Information from the Canada Revenue Agency notes that cultivators, producers and packagers of both medicinal and recreational cannabis must be licensed. Among other things, a cannabis excise stamp “indicates that the cannabis product was intended for the excise duty-paid market and that the excise duty has been paid.”

Per TaxPage, “the excise tax will be levied in the form of a flat rate based on the weight, or as a percentage of the sale price, with the greater of the two methods being applied.”

Some pot businesses already behind on paying taxes

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However, it is an obligation not all cannabis businesses are meeting, or at least not meeting on time. Marijuana Business Daily reported this past fall that unpaid taxes amounted to about $100 million for the first half of the federal fiscal year, which runs until Mar. 31, 2023, considerably higher than the $52.4 million total in all for the previous fiscal year.

Indeed, in its submission on the Cannabis Act review, the Cannabis Council of Canada is calling on the federal government to, among other things, “ensure the financial viability of licensed producers and processors” by fixing the federal/provincial/territorial excise tax and government distributor markups, as well as for Health Canada to immediately end regulatory fees.

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With regards to Manitoba’s recent announcement, Annick Beauchesne, co-owner of Babette Cannabis, told the Winnipeg Free Press of imposing the excise tax: “If that is suddenly a burden that the producers have to face then that cost, however you want to paint it, ends up coming around to the consumer anyway.”

For most producers, the “excise tax structure is entirely unmanageable,” said John Arbuthnot, president and CEO of Delta 9 Cannabis. “If there is a form of relief that our province can come up with for retailers, that is very welcome. Now, they have to take their next step and replace the cannabis excise tax for this industry to have a shot at long-term sustainable profitability.”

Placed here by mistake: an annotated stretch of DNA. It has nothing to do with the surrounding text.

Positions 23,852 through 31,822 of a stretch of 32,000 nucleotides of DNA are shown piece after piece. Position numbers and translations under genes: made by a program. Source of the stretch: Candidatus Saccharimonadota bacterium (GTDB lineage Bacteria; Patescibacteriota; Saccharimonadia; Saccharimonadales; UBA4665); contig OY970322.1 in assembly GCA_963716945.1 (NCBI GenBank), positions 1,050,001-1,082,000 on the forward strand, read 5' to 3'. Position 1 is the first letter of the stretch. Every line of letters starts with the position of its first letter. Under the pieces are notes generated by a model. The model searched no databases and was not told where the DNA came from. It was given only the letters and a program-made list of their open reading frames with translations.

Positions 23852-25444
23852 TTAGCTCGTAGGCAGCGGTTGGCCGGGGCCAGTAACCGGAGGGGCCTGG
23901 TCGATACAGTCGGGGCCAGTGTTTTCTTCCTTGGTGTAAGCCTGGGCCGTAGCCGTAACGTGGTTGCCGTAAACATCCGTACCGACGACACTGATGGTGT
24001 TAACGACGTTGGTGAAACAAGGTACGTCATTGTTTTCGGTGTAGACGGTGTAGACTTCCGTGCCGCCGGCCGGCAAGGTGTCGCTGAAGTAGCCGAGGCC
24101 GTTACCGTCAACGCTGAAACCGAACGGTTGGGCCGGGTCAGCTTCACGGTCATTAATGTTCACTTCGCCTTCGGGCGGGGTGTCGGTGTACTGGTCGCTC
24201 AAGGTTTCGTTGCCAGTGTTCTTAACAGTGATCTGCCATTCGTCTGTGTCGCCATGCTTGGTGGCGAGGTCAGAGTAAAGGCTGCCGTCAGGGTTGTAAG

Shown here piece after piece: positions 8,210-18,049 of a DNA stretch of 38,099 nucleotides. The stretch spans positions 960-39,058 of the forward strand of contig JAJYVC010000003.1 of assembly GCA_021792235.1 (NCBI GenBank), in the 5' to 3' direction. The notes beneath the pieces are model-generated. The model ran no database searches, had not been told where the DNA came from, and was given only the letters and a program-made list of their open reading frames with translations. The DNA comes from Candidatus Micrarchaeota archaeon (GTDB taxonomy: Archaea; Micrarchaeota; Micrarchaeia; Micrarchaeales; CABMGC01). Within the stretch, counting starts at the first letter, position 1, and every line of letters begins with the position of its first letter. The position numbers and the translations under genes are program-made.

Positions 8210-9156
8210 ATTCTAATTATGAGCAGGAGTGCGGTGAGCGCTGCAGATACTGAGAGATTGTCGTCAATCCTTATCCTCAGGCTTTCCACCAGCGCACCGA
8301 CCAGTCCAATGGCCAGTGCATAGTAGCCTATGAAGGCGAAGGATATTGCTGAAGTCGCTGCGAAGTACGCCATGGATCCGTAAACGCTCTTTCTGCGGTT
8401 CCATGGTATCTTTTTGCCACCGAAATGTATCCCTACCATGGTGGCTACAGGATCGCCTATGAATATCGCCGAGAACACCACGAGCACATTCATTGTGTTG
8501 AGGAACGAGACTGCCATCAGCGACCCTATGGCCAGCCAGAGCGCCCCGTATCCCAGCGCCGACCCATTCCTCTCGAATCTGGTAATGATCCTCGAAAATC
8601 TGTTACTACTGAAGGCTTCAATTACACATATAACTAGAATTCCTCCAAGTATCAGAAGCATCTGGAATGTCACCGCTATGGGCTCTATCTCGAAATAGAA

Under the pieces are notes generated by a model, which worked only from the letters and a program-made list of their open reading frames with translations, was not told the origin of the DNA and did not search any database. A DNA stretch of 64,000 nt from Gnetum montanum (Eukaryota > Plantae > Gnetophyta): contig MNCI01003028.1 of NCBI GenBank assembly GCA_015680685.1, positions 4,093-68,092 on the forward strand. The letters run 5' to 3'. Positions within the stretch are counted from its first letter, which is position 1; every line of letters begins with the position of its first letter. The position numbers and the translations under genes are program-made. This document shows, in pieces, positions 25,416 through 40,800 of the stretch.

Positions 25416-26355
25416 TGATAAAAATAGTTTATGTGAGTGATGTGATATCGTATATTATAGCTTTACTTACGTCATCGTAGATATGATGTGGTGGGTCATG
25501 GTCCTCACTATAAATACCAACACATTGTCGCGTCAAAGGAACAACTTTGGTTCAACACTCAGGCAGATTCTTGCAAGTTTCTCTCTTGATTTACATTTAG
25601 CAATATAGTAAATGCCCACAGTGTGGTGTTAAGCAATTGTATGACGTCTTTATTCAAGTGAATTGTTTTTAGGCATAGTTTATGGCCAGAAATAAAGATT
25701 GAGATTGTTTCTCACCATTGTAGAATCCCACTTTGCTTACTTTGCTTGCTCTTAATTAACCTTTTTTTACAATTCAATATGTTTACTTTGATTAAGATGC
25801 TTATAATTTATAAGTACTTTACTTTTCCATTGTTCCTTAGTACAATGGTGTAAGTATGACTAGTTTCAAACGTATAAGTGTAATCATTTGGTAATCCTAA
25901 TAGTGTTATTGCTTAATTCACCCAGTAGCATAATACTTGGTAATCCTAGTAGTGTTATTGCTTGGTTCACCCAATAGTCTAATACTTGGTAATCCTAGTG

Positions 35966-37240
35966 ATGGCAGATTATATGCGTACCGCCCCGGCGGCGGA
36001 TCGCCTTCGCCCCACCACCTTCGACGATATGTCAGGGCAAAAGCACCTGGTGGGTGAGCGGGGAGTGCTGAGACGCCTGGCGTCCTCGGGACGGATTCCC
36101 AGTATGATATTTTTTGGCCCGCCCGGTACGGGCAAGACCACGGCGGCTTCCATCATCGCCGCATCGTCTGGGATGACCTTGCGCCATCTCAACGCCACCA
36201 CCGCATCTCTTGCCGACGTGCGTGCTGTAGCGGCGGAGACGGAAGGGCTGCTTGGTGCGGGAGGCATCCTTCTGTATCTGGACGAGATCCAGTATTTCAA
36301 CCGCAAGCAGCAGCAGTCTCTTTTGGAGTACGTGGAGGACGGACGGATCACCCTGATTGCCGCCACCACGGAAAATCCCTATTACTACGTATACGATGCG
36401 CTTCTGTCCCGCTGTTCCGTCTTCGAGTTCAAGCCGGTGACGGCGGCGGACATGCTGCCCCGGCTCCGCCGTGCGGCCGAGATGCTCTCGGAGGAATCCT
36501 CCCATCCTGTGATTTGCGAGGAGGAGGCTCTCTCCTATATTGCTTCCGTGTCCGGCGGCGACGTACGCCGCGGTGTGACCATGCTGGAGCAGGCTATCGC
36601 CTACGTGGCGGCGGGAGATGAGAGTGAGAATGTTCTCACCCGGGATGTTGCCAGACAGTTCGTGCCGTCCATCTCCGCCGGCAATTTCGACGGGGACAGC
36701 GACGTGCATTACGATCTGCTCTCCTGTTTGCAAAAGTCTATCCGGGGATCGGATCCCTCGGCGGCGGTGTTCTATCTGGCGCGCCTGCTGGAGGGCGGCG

Tom Doran, owner of the Jupiter Cannabis store in Winnipeg, told CBC News that with the oversaturation of stores and highly competitive market, repealing the fee amounts to a “significant amount of working capital that we can redeploy in our business into inventory and other parts of our business.”

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A tweet from cannabis retailer High Tide Inc. offered thanks for the announcement. Repealing the levy that cannabis retailers have had to pay since legalization “will protect the public by making it easier for legal retailers to compete with illicit operators.”

Cannabis revenue up for province

Friesen notes in his statement that “the Manitoba government will continue to monitor legalization outcomes and continue to make evidence-based decisions going forward based on what is working and changing what is not working.”

For the fiscal year ending Mar. 31, 2022, cannabis sales in Manitoba brought in more than $24 million for the province, up markedly from the previous year’s earnings of $14.1 million.